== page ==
In this presentation, Professor Tamara Roberts, UC Berkeley, suggest that instead of reading Jackson’s artistic journey as one from black to white, we instead look at the ways he muddied the divide between dominant conceptions of what constitutes “white” and “black” music. To explore this idea, she discusses some of Jackson’s musical strategies that diverge from the standards of the various African American traditions he incorporated into his work. Instead of simply performing pop music that is “whiter,” Roberts argues that Jackson’s work can more productively be read as a particular vein of more experimental, “Afrofuturistic” musical practice.

What is popular music? Is it white or black? Do African American practices become more “white” as they enter the music economy? Or does the extended reign of hip-hop indicate that, really, pop music has just been “black” all along? Is there a racial connotation to the notion of the “mainstream”? As the King of Pop and oft-discussed racial chameleon, Michael Jackson is perfectly poised as a figure through which to investigate these questions.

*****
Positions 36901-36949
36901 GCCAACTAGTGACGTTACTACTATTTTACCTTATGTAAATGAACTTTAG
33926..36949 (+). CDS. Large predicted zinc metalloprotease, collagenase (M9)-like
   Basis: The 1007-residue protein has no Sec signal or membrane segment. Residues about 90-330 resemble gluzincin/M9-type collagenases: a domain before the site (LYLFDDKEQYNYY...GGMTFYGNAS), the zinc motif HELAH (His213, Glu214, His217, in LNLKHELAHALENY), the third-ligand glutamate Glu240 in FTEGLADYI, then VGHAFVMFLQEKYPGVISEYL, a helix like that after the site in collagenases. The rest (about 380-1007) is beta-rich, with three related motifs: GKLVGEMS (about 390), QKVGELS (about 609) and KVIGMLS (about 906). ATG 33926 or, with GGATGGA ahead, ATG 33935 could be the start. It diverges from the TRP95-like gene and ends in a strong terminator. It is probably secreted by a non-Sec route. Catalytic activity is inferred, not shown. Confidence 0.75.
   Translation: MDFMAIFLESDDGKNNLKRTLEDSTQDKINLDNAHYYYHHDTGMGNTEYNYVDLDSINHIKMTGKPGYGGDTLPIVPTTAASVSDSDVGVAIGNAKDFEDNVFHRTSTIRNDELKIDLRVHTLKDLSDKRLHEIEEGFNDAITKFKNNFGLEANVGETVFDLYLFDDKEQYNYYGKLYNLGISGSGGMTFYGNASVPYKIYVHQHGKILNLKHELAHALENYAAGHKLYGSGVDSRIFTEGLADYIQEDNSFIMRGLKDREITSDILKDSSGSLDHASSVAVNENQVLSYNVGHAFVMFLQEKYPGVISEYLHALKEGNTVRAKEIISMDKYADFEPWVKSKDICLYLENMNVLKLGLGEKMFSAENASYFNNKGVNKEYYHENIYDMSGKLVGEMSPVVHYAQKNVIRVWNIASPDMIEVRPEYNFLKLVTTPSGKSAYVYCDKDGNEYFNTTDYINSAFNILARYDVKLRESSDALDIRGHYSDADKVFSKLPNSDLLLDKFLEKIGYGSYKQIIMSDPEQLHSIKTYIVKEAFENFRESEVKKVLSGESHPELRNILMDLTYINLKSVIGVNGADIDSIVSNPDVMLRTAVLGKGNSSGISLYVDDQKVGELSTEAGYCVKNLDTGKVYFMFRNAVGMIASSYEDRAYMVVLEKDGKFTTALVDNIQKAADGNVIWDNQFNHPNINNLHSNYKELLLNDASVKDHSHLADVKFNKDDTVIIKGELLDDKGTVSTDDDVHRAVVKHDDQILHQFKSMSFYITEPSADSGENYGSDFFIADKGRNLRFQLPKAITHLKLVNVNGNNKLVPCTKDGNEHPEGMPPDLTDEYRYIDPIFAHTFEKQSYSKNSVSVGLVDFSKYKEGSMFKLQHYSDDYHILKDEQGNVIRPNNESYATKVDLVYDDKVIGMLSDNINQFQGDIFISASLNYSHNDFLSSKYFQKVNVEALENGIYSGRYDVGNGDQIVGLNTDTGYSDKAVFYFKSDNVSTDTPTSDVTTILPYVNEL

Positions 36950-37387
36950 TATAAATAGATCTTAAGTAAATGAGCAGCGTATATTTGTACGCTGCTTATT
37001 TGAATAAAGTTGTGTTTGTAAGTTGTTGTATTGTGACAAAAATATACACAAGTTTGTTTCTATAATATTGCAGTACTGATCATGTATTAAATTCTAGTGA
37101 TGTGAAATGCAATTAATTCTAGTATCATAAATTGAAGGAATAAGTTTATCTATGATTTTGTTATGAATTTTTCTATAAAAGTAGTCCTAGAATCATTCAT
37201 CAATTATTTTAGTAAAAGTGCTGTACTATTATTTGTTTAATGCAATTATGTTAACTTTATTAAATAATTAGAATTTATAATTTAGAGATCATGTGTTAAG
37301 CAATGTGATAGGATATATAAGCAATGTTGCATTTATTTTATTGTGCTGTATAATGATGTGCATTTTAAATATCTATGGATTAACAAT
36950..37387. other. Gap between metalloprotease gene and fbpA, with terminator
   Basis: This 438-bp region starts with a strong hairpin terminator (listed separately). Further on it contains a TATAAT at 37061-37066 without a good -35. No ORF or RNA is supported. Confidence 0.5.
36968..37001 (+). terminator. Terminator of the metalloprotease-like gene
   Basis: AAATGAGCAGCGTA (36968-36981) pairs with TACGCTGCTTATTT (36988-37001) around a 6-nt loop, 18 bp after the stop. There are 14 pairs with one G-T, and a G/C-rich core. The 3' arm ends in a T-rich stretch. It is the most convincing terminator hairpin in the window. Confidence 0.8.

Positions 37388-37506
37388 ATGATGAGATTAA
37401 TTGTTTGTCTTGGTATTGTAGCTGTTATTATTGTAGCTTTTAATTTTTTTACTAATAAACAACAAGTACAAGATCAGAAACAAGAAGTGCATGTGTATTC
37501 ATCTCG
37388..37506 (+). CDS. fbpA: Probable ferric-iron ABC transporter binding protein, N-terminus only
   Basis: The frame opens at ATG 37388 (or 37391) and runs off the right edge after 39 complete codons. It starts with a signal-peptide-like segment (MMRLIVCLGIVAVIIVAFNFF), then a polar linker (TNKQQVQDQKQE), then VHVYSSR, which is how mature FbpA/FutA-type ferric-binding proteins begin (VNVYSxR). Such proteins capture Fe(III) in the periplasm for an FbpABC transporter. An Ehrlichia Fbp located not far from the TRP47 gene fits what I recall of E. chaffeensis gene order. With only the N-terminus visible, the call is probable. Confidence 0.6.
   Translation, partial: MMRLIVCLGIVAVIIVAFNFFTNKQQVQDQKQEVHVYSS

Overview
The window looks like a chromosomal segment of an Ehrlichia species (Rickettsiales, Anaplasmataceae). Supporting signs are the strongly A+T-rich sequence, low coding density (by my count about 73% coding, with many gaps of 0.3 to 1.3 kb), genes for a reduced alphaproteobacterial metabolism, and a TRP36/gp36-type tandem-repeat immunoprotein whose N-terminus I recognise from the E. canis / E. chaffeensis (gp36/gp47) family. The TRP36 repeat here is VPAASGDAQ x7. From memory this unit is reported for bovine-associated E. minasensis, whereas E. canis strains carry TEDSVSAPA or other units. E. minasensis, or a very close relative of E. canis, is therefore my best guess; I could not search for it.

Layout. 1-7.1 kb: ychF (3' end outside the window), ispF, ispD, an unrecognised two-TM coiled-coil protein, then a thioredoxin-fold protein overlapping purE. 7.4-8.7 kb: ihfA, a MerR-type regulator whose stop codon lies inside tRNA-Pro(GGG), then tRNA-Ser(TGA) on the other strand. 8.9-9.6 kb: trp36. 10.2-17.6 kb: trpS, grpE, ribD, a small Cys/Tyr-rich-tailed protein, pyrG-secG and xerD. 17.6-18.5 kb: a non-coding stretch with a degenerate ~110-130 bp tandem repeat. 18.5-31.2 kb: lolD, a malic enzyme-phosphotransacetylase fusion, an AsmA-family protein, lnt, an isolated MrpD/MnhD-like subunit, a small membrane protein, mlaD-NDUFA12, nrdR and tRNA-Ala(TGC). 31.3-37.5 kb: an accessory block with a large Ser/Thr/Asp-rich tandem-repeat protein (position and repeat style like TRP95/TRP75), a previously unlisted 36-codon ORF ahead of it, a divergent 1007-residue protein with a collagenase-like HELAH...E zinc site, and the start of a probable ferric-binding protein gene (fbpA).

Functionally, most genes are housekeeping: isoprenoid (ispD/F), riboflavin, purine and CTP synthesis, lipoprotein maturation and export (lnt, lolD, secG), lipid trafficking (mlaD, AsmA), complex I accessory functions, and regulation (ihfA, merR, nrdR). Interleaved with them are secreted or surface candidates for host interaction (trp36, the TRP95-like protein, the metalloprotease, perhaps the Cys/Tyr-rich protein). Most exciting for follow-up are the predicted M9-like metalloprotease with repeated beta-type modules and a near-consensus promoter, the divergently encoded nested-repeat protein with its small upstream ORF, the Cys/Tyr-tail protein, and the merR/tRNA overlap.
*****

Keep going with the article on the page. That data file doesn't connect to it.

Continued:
From the beginning of the popular music industry, genres have been divided into race-based categories despite the long history of cross- and interracial musical practice in the U.S. Jackson participated in various segments of the industry since his childhood and performed music from a variety of traditions, including styles branded as white. In addition, his unique choreography, dramatically shifting appearance, and non-normative gender presentations had Jackson crossing racial, gender, and sexual boundaries throughout his career.